Every Video Game Should Be A Metroidvania

The title is an exaggeration, of course, but “way more video games should be Metroidvanias than are” isn’t as pithy.

Now I’m not saying that most games should have the Metroidvania style action-platforming gameplay. It’s good that lots of different genres exist covering lots of different gameplay. What I am saying is that most genres of video game could stand to have a Metroidvania-style interconnected explorable world (and I’m using a lenient definition here that includes 3D games with interconnected worlds like Dark Souls). The game that’s brought this on is Yoku’s Island Express, a game which asks “what if pinball was a Metroidvania?” and the answer is “it would be way better, obviously.”

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Mirror Matches Are Hard (To Make)

I try to only have so many games installed at once, as part of my efforts to actually finish games and cut the list of ones I’d like to play/finish someday maybe down to a double digit number, instead of doing what I’ve done for years now, which is pick at games five or ten minutes at a time and inevitably end up going back to the same handful of familiar titles. It’s working, but the time estimates on How Long To Beat aren’t always particularly accurate. Sometimes it’s a disconnect between how I play versus how the average person plays. Sometimes what I view as “Main Story +” is closer to what the crowd thinks of as “100%.” And sometimes, as is the case of Going Under, the devs tell me that the game should be played without the handicaps and I take them at their word, which is apparently not what most people do. That, or everyone’s so much better at video games for me that the average completion time is half of mine. I could’ve called it quits on Going Under early, shuffled it off into my Regrets category on Steam, but I’m glad I didn’t. It has a good ending.

Not a mirror match, though, which is why its final boss was way harder than Transistor’s, the game I blasted through in one day. This time How Long To Beat was wrong in my favor. Seven hours? This game barely lasted five. I thought I’d play for two or three hours tonight, and by that point I was so close to the finish I decided I wanted to bring it home.

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What Is Assassin’s Creed Good At?

Having spent a bunch of time complaining about Assassin’s Creed: Unity (an infamously weak title of the series), it kind of raises the question: Why bother playing these games at all? It’s not like I’m trying to finish every game in my Steam library. I’ve left a lot of games off the list of incomplete games I’m trying to get through right now. So why didn’t I leave Unity or Syndicate off, especially since I’ve played both of them in the past (just never to completion)?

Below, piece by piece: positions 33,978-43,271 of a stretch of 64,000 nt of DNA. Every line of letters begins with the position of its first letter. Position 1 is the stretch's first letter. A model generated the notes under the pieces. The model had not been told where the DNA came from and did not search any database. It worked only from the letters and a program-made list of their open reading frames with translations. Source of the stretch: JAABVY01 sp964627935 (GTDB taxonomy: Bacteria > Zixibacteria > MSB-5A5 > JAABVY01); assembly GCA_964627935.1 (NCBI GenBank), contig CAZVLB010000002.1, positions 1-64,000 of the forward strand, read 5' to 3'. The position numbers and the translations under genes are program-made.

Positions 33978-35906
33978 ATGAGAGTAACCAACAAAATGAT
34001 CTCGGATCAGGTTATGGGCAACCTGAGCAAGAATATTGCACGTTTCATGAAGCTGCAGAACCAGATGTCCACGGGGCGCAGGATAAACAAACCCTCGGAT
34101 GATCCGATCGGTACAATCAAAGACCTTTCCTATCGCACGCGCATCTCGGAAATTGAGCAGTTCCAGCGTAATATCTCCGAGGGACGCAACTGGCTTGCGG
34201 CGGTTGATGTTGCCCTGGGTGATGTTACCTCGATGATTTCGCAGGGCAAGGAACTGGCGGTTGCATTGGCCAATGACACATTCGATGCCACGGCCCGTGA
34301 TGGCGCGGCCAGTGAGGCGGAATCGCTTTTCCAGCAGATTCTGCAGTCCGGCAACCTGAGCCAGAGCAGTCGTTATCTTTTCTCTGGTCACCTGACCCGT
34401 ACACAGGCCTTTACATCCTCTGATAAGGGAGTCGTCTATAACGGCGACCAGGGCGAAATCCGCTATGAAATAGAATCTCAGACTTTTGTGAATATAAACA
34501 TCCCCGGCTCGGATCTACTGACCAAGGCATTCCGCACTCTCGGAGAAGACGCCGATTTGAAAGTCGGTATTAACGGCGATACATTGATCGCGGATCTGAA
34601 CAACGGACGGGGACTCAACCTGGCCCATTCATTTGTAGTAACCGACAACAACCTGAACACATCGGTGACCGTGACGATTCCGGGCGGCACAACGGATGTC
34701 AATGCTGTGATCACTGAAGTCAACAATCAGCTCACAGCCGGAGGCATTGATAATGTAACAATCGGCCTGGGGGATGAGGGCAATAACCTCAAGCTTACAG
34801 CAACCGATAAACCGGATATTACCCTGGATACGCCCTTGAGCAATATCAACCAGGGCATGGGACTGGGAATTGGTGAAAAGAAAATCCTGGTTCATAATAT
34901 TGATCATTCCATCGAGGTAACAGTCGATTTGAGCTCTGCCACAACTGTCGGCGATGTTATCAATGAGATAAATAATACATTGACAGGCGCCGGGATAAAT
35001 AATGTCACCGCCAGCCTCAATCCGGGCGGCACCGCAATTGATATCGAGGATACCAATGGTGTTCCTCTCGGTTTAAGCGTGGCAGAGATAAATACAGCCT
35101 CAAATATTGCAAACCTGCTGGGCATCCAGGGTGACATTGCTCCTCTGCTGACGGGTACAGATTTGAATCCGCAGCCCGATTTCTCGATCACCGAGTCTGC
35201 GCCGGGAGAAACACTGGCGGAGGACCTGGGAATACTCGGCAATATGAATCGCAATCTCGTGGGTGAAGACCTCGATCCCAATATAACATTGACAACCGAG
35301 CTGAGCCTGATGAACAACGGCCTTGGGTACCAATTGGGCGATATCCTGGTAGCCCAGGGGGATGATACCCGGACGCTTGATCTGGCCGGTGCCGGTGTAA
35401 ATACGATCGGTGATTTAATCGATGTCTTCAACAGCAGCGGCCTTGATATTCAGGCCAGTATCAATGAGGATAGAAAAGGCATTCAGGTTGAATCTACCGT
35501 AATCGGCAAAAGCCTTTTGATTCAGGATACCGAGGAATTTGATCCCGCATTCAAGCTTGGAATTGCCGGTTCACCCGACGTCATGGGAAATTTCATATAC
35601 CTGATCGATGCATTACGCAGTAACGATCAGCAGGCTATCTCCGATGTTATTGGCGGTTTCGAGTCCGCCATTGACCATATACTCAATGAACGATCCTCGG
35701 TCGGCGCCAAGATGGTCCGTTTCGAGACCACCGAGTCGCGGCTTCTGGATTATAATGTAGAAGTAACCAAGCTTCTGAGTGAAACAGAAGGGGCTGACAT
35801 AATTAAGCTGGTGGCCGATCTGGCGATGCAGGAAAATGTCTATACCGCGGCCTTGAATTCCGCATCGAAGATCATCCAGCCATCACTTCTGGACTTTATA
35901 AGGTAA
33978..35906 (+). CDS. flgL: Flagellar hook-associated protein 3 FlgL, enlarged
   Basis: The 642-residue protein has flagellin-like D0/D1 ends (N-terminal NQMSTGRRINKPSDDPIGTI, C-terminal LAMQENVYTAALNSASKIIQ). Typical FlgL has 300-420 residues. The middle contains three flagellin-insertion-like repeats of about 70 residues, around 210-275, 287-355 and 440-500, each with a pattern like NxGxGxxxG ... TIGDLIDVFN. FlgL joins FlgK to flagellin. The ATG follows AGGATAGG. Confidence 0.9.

The answer is because they’re really good for historical tourism and making me feel like I’m in a place. The Far Cry games are also good at this. Really, it seems like it’s the only thing Ubisoft still knows how to do anymore. They made Renaissance Florence and Venice in Assassin’s Creed II and then Far Cry 3 had the whole “murder vacation in a tropical paradise” thing and then they made those two games but in new locations for ten years. And, honestly, I think the biggest problem with their method is that they kept listening to people who wished they were making different video games and making feeble, half-hearted attempts to do that. People complained that the Assassin’s Creed series was too easy, so they made it noticeably harder in Unity, but they didn’t spontaneously transform into FromSoftware or Rocksteady, so it’s really just the same old shallow combat they’ve always had but less forgiving. It’s not super creatively fulfilling to stumble across a formula that can work with minimal alteration across a massive variety of different settings, but it works, and I really don’t think there’s anything noble about turning your nose up to the sure thing.

Pokemon had the same gig going, and the bloom did finally come off that rose in Sword and Shield, but I would argue that a major reason for this is precisely because they weren’t willing to remain a 2D sprite-based game, one which could keep making use of all the assets they’d created for extant Pokemon in gens III-V. Instead, not only did they go 3D, they escalated to consoles, and their ever-expanding monster roster has now gotten ahead of their ability to design new sprites from scratch. Since their graphical arms race prevents them from using any of their old work, more and more of their focus is put into updating mons instead of making the new games good, and it shows. Not only that, but their ability to update the mons has finally been exceeded by the number of mons and scale of graphics, and now I can’t have Houndoom in Galar.